The Part He Played

Remembering Jerry Ryan (1937-2020)
Jerry Ryan in 2013, Porto, Portugal (courtesy of Nayda Ryan)

Jerry Ryan (1937–2020), Boston Irish and Lithuanian, died on January 23. He was eighty-two. The son of a policeman, he began writing for Commonweal in 1973. His first byline was Anonymous, as he was reporting firsthand on the overthrow of Salvador Allende in Chile. At the time, he was a member of the Little Brothers of Jesus (followers of Charles de Foucauld’s hidden life of prayer among the poor). And while stationed in Chile, Jerry had been active in creating workers’ cooperatives. Now a hunted man, he had to flee for his life. Jerry escaped to Argentina using a pseudonym, then flew to Washington D.C., where he reported firsthand information about the coup. He soon returned to Argentina, then moved to Bolivia, where he worked for seven years.

Jerry was first drawn to living in South America in 1960. At that time, he was working in the engine room of a Norwegian freighter. When it docked in torrid Guayaquil, Ecuador, Jerry encountered a human landscape of “screaming misery” (his words). That reality, he said, turned his life “upside down.” He knew immediately where he wanted to spend his life. “I’d never really suspected that such misery existed,” he recounted, “but once I had seen it, I had to be part of it.”

Jerry once described the Little Brothers as “a geographically scattered group of self-starters.” In keeping with their vocation of sharing the daily labor, life, and burdens of the poor, Jerry worked as a lumberjack, gravedigger, brick maker, grape picker, hospital hand, foundry worker, and later, after he left the Little Brothers and returned to Boston, for over thirty years as custodian and shop steward at the New England Aquarium. He had left the Brothers and married Nayda Madrid in Bolivia in 1978. When a series of coups rocked that country two years later, Jerry, his wife, and their young son, Steven, were forced to emigrate to the United States following the abduction and brutal murder of Steven’s godfather, Fr. Luis Espinal, SJ (see “Artist, Activist, Martyr,” Commonweal, August 14, 2015).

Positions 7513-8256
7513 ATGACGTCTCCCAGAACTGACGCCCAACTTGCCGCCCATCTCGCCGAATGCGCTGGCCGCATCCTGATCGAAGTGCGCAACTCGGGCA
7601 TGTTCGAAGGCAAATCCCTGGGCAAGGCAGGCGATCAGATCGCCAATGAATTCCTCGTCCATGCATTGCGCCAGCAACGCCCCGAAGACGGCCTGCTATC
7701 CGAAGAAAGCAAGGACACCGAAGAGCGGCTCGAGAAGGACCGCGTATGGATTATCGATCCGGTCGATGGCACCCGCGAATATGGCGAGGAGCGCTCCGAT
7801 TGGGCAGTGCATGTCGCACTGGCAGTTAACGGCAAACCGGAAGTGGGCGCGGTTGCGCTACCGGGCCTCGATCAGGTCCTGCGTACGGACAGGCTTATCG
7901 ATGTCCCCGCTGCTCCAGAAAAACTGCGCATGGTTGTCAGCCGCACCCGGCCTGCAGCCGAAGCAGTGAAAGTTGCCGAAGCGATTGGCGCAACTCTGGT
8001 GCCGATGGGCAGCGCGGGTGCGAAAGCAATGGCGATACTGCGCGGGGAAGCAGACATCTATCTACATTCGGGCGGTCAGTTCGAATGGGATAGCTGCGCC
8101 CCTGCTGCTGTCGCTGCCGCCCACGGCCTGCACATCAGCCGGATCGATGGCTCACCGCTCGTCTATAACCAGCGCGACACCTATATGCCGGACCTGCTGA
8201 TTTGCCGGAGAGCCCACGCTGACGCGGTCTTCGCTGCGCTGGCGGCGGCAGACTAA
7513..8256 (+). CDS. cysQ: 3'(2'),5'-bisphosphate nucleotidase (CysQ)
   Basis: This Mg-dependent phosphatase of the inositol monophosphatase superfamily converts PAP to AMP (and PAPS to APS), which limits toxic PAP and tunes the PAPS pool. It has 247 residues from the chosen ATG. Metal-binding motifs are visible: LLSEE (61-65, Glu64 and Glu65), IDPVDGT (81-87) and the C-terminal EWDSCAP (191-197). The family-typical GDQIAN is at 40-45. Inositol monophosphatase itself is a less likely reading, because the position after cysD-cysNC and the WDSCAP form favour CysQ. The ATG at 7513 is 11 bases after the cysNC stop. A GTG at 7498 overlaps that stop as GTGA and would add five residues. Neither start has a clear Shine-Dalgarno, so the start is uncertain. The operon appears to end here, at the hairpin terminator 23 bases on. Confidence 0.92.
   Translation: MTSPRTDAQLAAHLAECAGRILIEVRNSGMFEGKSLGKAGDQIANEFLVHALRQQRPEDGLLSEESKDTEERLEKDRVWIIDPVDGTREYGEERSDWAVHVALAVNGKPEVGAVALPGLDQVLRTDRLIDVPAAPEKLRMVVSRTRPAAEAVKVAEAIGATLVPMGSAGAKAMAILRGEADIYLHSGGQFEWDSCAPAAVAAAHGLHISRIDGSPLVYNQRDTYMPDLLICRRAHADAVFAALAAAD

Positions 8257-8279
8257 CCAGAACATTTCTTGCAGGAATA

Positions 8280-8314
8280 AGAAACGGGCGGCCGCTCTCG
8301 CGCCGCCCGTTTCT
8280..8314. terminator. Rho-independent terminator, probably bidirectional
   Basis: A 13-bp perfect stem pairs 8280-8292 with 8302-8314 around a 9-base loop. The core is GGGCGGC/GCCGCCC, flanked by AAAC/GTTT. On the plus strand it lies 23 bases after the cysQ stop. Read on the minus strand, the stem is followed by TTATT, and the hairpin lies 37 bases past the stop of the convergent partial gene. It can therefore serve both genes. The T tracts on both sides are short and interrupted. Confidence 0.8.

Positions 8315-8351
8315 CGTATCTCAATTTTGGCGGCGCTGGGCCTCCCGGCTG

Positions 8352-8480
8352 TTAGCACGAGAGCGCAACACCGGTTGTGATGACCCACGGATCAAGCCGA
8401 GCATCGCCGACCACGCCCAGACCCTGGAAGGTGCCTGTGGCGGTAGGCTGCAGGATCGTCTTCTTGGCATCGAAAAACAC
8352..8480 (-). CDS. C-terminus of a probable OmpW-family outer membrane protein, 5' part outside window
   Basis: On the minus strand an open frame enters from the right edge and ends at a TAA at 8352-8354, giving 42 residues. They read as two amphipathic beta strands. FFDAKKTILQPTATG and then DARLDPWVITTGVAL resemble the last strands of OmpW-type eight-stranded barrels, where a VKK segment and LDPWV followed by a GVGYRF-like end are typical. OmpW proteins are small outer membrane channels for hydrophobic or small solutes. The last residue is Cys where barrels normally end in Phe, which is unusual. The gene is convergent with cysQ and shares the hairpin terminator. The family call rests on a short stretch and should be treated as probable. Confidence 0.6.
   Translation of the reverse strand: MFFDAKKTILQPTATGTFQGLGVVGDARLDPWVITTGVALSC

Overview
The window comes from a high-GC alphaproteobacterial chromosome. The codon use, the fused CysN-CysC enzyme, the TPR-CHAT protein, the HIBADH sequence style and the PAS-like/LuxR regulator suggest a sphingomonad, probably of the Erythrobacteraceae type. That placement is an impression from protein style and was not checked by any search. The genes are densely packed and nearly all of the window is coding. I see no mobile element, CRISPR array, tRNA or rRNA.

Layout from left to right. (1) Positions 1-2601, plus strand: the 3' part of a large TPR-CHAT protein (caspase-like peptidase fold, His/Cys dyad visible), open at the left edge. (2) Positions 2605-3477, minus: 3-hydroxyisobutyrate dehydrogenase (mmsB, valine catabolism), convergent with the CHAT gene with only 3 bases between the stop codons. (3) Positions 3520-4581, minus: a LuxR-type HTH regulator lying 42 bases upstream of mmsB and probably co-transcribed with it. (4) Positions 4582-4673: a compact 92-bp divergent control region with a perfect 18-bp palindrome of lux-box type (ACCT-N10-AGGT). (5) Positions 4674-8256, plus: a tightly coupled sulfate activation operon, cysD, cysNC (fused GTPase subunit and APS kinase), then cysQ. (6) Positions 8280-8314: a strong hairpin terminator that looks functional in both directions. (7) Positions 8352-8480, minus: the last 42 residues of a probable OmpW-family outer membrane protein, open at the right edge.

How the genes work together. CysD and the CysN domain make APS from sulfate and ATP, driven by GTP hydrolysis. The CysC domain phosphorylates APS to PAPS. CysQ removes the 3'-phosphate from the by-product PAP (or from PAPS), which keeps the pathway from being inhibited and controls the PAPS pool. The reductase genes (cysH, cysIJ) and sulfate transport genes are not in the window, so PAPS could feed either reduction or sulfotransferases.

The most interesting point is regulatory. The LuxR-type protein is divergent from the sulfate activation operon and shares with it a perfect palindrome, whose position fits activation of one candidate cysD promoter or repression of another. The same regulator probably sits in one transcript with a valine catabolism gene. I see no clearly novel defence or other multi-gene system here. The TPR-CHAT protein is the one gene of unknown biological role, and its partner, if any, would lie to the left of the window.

Jerry's articles and Last Words could make you laugh out loud.

Over the decades, many of Jerry’s adventures, reflections, and accounts appeared in these pages. A gifted writer and storyteller, his articles and Last Words could make you laugh out loud (see his description of digging graves on a muddy hillside in northern England in the pouring rain—“Real and Unimaginable: The Resurrection of the Body,” May 5, 2017). Without exception, however, Jerry’s articles led the reader to some profound consideration. (He had studied philosophy and theology with the Dominicans in France and been awarded highest honors.) His own approach came to mirror that of an old priest he had met in rural France in 1960, the curé of Sère-Lanso (see “Legacy of a Country Priest,” October 7, 2011). That old priest, Jerry wrote, “talked about the things of God matter-of-factly, simply and naturally, as if this dimension of reality were obvious to everyone.” Further, the curé’s “peace, goodness, and detachment” helped Jerry simplify his own life and dispel “the false problems I was creating for myself.”

Jerry had a profound sense of the Body of Christ, and his own obscure place in it. He suffered a period of alcoholism, after which his compassion for others only deepened. Many years later—after breaking a hip and a wrist at the age of seventy-seven, effectively ending his thirty-three-year shift at the aquarium—Jerry learned anew God’s care. This time it was rendered through countless acts of kindness from family, friends, coworkers, and even strangers (see, “One of the Least,” February 20, 2015). For Jerry, all this was a manifestation of the Trinity’s enveloping compassion, for humanity and all creation.

As his Commonweal articles demonstrated, Jerry Ryan was a profound and versatile theological thinker. Versatile because of his openness to the ways and truths of others and—most pointedly—of the Holy Spirit; profound because he never shied away from the most haunting and daunting of mysteries: God’s existence and presence, the Trinity, death, and humankind’s sin and redemption. Amazingly, he did this with a straightforward grace and beauty that never settled for the formulaic or merely theoretical. He achieved it through plain language that emanated from his experience.

When Dorothy Day died in 1980, Jerry attended her funeral Mass. Later, he told of seeing sparks dance around her coffin at the Gospel (“The Fear of God,” September 12, 2014). At his own funeral Mass, his son read from one of Jerry’s Commonweal pieces, “Fireworks” (July 5, 2019), because, he said, it conveyed his father’s voice. It is the story of a young piccolo player who couldn’t see her own tremendous contribution to the fabulous orchestrated fireworks demonstration Jerry had just witnessed over Boston harbor. Jerry tried to reassure the young instrumentalist of her singular, necessary role: “We must play our part without (yet) knowing its whole significance,” he said. For Jerry himself, that significance is now fully—and no doubt joyously—revealed.

Published in the March 2020 issue: 

Patrick Jordan is a former managing editor of Commonweal.

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